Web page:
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A novel of the 'Foundation' series mentioned that the universe being 3-D the shape of a constellation is recognizable only in the near vicinity of a given planet. In other words move out from the planet's surface some distance, and the shape of the constellation changes dramatically. It feels true, but is this observation true?

How far from the planet may one travel, and still recognize the constellation/s that are typically visible on that planet's surface ?

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The observation is true. Stars that look like they are right next to each other can be separated by massive distances. –  Jonathan. Jan 7 '13 at 19:01
    
Perhaps the question should be "How far from the solar system" not from Earth. –  Michael Luciuk Jan 7 '13 at 19:39
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@MichaelLuciuk: on the necessary scales, it's somewhat moot--"how far is Jupiter from Ohio?" is basically the same question as "how far is Jupiter from Earth?" –  Jerry Schirmer Jan 7 '13 at 21:03
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There's some excellent software called Celestia which lets you visualize constellations "from the outside" (among other things). You can easily tell, as you "move" farther away from the Earth, how the shape of the constellations changes. It's truly mind-expanding. They start to change "noticeably" if you go several light years from the solar system.

Nearly all of the stars in all the constellations are within a radius of 1000 light years.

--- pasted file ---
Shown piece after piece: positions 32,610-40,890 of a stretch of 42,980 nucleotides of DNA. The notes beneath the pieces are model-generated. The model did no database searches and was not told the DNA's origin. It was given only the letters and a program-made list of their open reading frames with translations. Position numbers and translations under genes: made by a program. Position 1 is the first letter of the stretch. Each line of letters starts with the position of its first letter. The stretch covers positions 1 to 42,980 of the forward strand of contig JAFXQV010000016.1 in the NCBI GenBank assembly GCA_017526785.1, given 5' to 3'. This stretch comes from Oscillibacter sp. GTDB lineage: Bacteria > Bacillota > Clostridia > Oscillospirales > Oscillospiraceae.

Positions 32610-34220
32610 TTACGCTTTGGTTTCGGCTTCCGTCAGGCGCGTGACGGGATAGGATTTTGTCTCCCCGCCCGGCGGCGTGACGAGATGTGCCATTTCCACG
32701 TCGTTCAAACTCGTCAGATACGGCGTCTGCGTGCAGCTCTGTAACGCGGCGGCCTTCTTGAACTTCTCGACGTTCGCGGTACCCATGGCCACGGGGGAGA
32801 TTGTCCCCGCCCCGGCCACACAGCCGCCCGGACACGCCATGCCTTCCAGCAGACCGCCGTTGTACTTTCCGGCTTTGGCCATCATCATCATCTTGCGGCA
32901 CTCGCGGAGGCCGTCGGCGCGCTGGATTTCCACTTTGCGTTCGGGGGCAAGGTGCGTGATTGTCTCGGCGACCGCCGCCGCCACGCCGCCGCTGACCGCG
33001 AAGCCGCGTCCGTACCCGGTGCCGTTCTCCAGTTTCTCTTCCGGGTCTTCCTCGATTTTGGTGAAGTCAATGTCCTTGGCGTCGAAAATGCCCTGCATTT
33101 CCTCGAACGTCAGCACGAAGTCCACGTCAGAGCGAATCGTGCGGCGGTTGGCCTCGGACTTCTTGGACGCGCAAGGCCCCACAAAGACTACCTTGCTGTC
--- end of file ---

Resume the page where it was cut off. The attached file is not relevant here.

Edit: here's a screen shot. (the constellations, as viewed from about 4Kly away) enter image description here

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It depends on the constellation or the galaxy considered:

  1. The closest visible star is Proxima Centauri at around 4 l.y.

    Proxima Centauri source

  2. The furthest visible star is possibly Rho Cassiopeiae at around 8,100 l.y.

    Rho Cassiopeiae source

  3. The closest visible galaxy is the Andromeda Galaxy (M33), at 2,540,000 l.y.

    Andromeda Galaxy source

  4. The furthest visible galaxy is maybe Bode's Galaxy (M81), at 12,000,000 l.y.

    Bode's Galaxy source

In other words:

  • at around 1 l.y. the Centauri constellation will be significantly distorted,
  • at 1,000 l.y. everything should be quite distorted apart from galaxies
  • at more than 16,200 l.y. no stars that are visible from here to the naked eye should be visible at all
  • galaxies will appear fixed until you are at a distance of around 1 million l.y.
  • at 1 million l.y. significant changes will be noticeable in the position of the Andromeda Galaxy
  • at a distance of more than 24,000,000 l.y. no stars or galaxies visible from here should be visible at all
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And in Asimov's Foundation trilogy, iirc, the change in location was from the galactic empire's capital planet Trantor in the center of the Milky Way to other planets spread across the galaxy, so on the order of a few times 10,000 ly. Also, if you were on a planet near the center of the galaxy, the stars could be much closer packed, so your constellations would be even more sensitive to small changes. –  Chris White Jan 8 '13 at 14:22
    
Proxima Centauri isn't visible to the naked eye; its apparent magnitude is 11.05. It's only barely visible from Alpha Centauri (magnitude about 4.8 if I've done the math correctly). (Higher magnitude numbers are dimmer; the limit of naked-eye visibility is around 6, or 6.5 if you have really good eyes.) –  Keith Thompson Jan 14 '13 at 16:26
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Stars that make up constellations are at varying distances from us, but they typically are hundreds or thousands of light years distant. Therefore, one has to be some light years away from our current position for a constellation to be unrecognizable.
Note also that stars have varying tangential velocities, so even on Earth, constellations will possibly appear changed in millions of years.

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